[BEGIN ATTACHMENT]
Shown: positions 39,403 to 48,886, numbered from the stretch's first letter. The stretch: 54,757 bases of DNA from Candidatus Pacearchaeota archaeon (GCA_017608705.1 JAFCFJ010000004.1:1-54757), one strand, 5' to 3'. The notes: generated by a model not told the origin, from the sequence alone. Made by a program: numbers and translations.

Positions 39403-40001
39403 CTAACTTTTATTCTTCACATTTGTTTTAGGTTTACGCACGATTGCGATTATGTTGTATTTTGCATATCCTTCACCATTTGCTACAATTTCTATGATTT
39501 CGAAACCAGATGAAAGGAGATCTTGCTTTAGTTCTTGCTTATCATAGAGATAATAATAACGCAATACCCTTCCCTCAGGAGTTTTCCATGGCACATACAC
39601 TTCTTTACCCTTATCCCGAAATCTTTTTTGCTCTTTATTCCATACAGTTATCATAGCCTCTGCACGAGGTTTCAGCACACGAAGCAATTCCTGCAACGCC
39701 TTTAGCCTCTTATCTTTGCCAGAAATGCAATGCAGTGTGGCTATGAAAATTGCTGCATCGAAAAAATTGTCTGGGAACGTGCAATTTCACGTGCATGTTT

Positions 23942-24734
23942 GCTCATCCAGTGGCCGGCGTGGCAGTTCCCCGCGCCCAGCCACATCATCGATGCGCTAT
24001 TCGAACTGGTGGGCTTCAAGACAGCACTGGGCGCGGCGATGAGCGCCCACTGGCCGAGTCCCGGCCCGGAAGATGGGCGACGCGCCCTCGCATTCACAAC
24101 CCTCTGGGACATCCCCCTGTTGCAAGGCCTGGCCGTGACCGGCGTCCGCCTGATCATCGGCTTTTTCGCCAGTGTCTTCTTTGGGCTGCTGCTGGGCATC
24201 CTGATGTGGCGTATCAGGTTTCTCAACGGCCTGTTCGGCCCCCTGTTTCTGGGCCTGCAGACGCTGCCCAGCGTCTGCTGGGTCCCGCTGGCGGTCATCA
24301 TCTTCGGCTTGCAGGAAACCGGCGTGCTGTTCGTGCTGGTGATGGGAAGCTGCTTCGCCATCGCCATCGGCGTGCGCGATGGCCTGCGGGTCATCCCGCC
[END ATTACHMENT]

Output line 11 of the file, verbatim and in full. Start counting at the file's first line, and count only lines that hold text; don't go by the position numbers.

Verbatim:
24201 CTGATGTGGCGTATCAGGTTTCTCAACGGCCTGTTCGGCCCCCTGTTTCTGGGCCTGCAGACGCTGCCCAGCGTCTGCTGGGTCCCGCTGGCGGTCATCA